The Movie Clip:  The Avengers, one of 2012’s biggest films, assembles Marvel’s most beloved gang of superheroes against a threat from another world. Iron Man (Robert Downey, Jr.), Hulk (Mark Ruffalo), Captain America (Chris Evans), Thor (Chris Hemsworth), Black Widow (Scarlett Johansson), and Hawkeye (Jeremy Renner) must band together in order to protect Earth from Loki, Thor’s adopted brother from Asgard, who has intentions of conquering our planet using the infinite power of the Tesseract. Unless The Avengers can put aside their pride and learn to work together, the mighty Loki will conquer Earth and subject it to his tyrannical rule.

Directed by Joss Whedon, the movie was clean, free of sexual innuendo, imitatible behavior, and gratuitous language. It was rated PG-13 for intense sequences of sci-if violence and action throughout, and a mild drug reference.

Introducing the Clip:  There were so many great scenes in The Avengers, and some of them, like this one, actually provide us with a powerful lesson about our own lives. In this clip, you’re going to see what happened when all of the Avengers come together for the first time on board the flying boat. They’re discussing the best way to defeat the powerful Loki and prevent him from taking over Earth, but each of them have a different idea about what would work best. Take a look at what happens to the mighty team – and how they treat each other – as the conversation wears on.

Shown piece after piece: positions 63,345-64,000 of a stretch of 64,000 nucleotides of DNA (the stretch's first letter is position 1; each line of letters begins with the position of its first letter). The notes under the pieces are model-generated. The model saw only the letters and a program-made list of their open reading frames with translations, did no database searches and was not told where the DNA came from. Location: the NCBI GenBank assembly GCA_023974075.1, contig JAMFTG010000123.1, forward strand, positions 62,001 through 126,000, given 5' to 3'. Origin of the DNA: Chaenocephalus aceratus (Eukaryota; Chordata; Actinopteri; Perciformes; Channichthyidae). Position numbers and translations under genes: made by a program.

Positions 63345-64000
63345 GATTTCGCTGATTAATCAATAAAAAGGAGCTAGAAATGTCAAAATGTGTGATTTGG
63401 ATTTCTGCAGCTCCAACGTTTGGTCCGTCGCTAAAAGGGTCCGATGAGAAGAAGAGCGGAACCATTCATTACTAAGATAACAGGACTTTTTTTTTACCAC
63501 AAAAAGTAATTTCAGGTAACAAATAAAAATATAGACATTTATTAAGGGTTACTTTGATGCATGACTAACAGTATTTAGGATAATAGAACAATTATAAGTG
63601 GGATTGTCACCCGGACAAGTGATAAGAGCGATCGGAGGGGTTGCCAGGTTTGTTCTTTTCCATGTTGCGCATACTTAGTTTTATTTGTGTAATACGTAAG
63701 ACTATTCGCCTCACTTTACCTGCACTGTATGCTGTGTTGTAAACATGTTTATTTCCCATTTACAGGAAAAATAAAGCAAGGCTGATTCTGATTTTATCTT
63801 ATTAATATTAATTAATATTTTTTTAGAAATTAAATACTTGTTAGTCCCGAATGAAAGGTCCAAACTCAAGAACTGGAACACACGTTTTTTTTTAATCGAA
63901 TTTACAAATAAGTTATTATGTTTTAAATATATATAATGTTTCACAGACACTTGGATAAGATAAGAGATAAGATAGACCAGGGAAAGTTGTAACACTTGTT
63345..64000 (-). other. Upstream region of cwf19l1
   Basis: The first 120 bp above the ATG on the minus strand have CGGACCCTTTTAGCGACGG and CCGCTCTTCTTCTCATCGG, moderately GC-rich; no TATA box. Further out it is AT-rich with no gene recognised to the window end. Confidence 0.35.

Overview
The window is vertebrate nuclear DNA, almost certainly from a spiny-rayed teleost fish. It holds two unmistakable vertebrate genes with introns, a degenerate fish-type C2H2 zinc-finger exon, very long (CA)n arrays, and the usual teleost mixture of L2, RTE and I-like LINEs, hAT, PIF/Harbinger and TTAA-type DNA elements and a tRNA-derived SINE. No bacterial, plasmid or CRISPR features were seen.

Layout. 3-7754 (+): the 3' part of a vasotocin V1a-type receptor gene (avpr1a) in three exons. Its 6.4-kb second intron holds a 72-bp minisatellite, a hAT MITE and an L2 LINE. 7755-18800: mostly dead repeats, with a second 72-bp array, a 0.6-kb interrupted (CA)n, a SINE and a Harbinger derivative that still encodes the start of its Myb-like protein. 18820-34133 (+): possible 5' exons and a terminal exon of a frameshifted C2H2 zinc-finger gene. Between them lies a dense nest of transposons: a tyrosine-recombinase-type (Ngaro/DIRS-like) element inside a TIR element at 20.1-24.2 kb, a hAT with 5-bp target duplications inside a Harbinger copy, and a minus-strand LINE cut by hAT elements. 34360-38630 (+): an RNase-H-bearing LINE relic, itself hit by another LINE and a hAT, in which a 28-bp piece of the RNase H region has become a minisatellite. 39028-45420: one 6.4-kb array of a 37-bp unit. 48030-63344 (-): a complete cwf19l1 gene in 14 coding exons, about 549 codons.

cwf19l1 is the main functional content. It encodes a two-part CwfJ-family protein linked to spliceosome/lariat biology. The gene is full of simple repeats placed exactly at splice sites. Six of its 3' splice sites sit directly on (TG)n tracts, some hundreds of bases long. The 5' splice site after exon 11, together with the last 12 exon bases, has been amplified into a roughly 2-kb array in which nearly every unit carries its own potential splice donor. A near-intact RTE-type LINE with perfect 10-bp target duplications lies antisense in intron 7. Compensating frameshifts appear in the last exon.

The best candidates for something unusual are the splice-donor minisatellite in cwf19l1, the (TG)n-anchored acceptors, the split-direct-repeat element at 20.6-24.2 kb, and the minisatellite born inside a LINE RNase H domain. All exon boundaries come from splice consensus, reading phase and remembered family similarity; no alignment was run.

Scene Script:


This clip is over 5 minutes long, and there’s a lot of dialogue, so a “script” won’t be provided. Instead, what follows is a synopsis. Also, this clip uses the word “damn” one time.

This scene begins as Nick Fury walks in and asks, “What are you doing Mr. Stark?” A conversation ensues about S.H.I.E.L.D.’s production of weapons. Nobody seems to like that, and trust is clearly broken. But on top of the disagreement, the Avengers begin to insult and accuse one another.

Meanwhile, Loki’s henchmen approach the floating boat on a stolen aircraft. Hawkeye – under the spell of Loki – shoots an explosive arrow at the ship. They are preparing to board the ship, rescue Loki, and re-steal the spectrometer they originally stole from scientists in Germany.

The clip returns to the discussion being had by the Avengers and Nick Fury. They’ve gone from talking about a game plan to purely insulting one another. The dialogue clearly shows that the Avengers are not functioning as a team, and in fact, want to fight each other.